September 3, 2020
Dear BC heart families,
We know that the last six months have been a difficult time for families bringing up children with heart disease. Many families are looking for some guidance in regards to COVID-19 and keeping their heart child safe as we approach the start of the school year.
Every child’s situation is unique, but we wanted to get the most common questions answered by the cardiology team at BC Children’s Hospital.
If you have additional questions, please contact your child’s doctor.
We will get through this together. Be kind, be calm, be safe!
1. Is my child immunocompromised due to their heart condition, and does this put them at increased risk for getting COVID-19?
The vast majority of babies and children with congenital heart defects (CHDs) are not immunocompromised and therefore are not at greater risk for contracting COVID-19. Some children with CHD have other associated syndromes or conditions, such as asplenia, that can affect their immune function, but this is not directly related to their cardiac condition. If your child has an immune disorder, it is best to ask your pediatrician for specific advice, as each child’s situation will be unique.
2. I’ve read that people with underlying heart disease are at greater risk for severe illness. Does this hold true for kids with CHD? How about kids with heart rhythm issues?
The good news is that the evidence so far is that children with CHDs and/or heart rhythm issues who do contract COVID-19 do not fare any worse than their peers. In fact, COVID-19 causes much more mild illness than other better-known respiratory diseases (such as influenza) in the vast majority of children.
3. Are cardiac patients at greater risk for multisystem inflammatory syndrome (MIS) than other children? And is the consequence of MIS in children (MIS-C) more severe for kids with cardiac conditions?
No—we don’t have any evidence that children with CHD or those with a history of Kawasaki Disease (KD) are at increased risk of MIS-C. In BC, we haven’t had any cases of MIS-C to date.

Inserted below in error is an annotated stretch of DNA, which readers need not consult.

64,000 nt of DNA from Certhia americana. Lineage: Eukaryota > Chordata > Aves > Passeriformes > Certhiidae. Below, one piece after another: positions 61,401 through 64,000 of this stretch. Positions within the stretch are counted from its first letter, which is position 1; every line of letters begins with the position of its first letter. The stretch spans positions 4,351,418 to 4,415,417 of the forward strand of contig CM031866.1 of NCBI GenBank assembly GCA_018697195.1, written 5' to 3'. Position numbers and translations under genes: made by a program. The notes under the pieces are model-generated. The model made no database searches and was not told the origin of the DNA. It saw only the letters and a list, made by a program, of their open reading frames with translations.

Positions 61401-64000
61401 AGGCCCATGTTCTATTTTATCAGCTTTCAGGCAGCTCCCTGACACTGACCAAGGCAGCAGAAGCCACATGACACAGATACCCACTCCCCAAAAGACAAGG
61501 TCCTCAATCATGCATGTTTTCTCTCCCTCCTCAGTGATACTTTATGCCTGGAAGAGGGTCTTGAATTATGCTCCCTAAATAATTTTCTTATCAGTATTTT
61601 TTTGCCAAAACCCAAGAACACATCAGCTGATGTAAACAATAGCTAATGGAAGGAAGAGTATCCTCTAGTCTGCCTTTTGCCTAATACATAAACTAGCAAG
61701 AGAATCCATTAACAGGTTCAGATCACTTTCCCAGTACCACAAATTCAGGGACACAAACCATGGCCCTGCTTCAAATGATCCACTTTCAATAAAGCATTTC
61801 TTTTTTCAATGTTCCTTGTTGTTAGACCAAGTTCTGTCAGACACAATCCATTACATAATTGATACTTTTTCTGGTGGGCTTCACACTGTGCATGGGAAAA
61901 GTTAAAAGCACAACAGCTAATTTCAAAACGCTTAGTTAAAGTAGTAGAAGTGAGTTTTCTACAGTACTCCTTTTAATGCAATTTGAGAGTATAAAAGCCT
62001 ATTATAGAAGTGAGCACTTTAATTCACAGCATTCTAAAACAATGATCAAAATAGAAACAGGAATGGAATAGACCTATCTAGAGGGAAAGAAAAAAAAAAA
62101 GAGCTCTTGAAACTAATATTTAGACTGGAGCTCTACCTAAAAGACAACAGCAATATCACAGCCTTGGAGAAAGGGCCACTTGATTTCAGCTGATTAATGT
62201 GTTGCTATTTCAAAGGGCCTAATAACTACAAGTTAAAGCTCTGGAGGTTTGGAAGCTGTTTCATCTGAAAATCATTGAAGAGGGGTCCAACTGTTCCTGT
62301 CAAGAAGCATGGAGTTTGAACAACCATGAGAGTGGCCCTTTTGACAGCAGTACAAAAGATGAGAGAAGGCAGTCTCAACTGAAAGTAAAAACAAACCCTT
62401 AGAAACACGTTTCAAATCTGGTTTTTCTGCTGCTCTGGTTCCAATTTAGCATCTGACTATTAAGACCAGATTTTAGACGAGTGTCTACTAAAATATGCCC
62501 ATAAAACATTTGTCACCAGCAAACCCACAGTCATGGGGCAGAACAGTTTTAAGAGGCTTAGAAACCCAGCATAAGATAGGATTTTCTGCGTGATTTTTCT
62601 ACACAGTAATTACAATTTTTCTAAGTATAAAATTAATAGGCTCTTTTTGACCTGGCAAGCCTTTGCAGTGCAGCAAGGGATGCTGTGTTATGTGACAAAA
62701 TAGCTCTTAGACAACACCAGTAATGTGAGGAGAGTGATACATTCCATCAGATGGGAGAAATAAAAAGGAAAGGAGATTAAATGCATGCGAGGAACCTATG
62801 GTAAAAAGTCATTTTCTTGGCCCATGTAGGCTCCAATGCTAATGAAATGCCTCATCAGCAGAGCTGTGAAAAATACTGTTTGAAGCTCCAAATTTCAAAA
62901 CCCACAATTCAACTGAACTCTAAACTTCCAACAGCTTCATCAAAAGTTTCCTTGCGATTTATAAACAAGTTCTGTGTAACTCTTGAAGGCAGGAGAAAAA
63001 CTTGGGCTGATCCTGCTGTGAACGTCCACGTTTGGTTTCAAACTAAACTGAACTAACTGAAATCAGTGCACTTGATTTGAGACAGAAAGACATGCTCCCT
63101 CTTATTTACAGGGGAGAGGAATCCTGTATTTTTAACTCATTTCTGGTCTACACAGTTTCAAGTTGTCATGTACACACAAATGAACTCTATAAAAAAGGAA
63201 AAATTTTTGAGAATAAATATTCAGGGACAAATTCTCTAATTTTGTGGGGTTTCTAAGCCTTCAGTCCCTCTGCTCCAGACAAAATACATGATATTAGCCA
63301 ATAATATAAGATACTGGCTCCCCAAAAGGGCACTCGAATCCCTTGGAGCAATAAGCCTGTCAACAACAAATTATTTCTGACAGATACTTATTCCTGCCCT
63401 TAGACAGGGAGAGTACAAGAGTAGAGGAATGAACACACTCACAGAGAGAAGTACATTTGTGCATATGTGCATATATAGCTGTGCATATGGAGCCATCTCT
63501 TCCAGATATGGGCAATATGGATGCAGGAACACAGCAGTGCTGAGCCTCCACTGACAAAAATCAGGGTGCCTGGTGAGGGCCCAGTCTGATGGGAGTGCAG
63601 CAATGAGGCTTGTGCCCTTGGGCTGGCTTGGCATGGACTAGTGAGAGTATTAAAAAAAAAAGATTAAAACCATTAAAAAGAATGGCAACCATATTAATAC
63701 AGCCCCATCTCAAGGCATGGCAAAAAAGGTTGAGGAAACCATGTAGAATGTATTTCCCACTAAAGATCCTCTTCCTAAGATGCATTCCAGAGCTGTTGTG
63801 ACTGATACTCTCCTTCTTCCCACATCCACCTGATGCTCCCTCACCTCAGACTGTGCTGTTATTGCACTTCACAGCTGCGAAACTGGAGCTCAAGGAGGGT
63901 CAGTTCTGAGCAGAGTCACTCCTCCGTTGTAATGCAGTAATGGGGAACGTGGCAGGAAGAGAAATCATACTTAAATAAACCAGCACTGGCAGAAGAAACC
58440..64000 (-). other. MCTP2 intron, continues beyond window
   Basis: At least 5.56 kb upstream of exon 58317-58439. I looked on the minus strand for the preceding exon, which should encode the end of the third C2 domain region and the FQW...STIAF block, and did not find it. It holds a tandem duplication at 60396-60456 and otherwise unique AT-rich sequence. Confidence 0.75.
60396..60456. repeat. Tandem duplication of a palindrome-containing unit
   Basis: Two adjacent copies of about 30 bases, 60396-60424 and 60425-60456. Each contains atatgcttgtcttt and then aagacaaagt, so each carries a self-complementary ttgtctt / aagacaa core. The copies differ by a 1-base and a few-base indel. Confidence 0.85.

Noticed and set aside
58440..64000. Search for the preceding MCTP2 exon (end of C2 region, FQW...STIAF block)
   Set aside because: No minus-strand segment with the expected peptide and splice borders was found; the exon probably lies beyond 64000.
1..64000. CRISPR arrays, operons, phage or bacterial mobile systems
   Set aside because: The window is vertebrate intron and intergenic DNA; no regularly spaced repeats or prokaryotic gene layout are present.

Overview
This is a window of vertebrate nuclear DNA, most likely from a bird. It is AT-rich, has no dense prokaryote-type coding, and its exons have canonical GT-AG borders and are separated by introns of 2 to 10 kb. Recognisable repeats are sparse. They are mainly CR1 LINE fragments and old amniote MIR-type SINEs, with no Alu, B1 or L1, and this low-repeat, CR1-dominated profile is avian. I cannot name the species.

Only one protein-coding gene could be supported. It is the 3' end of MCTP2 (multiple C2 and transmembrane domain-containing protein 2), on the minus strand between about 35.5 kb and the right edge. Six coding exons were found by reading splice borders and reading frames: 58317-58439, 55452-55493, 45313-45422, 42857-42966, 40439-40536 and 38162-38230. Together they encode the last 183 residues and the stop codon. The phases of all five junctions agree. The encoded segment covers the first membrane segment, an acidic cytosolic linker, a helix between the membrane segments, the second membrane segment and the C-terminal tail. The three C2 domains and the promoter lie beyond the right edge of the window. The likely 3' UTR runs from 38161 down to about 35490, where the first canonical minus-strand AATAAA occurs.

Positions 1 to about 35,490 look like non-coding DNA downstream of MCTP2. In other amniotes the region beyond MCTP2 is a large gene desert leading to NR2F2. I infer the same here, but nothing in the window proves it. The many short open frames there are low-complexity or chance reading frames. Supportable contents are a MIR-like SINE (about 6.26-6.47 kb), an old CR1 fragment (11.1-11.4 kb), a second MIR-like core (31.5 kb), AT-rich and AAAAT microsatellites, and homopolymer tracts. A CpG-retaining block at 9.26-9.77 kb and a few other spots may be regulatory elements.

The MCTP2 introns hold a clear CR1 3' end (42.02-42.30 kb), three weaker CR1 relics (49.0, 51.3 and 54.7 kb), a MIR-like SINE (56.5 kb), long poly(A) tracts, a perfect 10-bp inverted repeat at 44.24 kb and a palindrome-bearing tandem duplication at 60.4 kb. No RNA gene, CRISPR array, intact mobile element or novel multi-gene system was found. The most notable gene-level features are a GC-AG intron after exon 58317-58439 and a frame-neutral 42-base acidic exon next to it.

MIS-C has been in the news recently after Dr. Henry spoke about the condition during the COVID-19 BC update on August 27. She described eight cases that have been reported and investigated since the beginning of the pandemic in BC. However, after extensive investigation, these children did not have evidence of recent COVID-19 infection nor of close contacts with COVID-19.
While MIS-C can result in serious illness, it is exceedingly rare. The recent reports of “suspect” cases did not have any link to COVID-19. The report of “suspect” cases in BC may sound alarming at first, but it speaks to how carefully the public health office in BC is monitoring the pandemic in our province. The signs and symptoms of MIS-C overlap with several other conditions, including Kawasaki Disease, and reporting any and all cases in this category of illnesses means that we are casting as large a net as possible so that nothing flies under the radar. This approach allows the public health office to quickly identify any patterns of illness and adjust its guidance if necessary, while also contributing to the worldwide understanding of this rare condition.
4. How do I decide whether my child should return to school/daycare?
This is a question that is keeping parents across the country up at night. This anxiety is understandable, and it can be heightened for heart parents whose children have been through so much already and are still under the care of our cardiac team.
The vast majority of children who contract COVID-19 have very mild illness and recover at home. Other infectious illnesses that children are exposed to at school every year are more likely to result in severe illness than COVID-19. As such, most families are encouraged to send their children to school, as there are many important benefits to attending school, including education, physical activity, social interaction with peers, etc.
Some families may have particular circumstances where COVID-19 could be more serious for other family members (e.g., elderly grandparents living in the house, another family member who is immunocompromised). In these cases, the concern of children being exposed to COVID-19 at school and bringing it into the home must be considered and weighed against the benefits of attending school in person. Consulting with your GP or pediatrician may be worthwhile in these cases.
We are extremely fortunate in BC to have the world-class leadership of Dr. Henry and her team of public health experts to guide us through this pandemic. The cardiology team at BC Children’s Hospital (BCCH) relies on this guidance to instruct how we do our day-to-day work in the hospital and how we counsel our heart families to navigate through this stressful time. We’ve included links to the BCCDC website and the BCCH website below, and recommend that you visit them for more information to guide your decisions.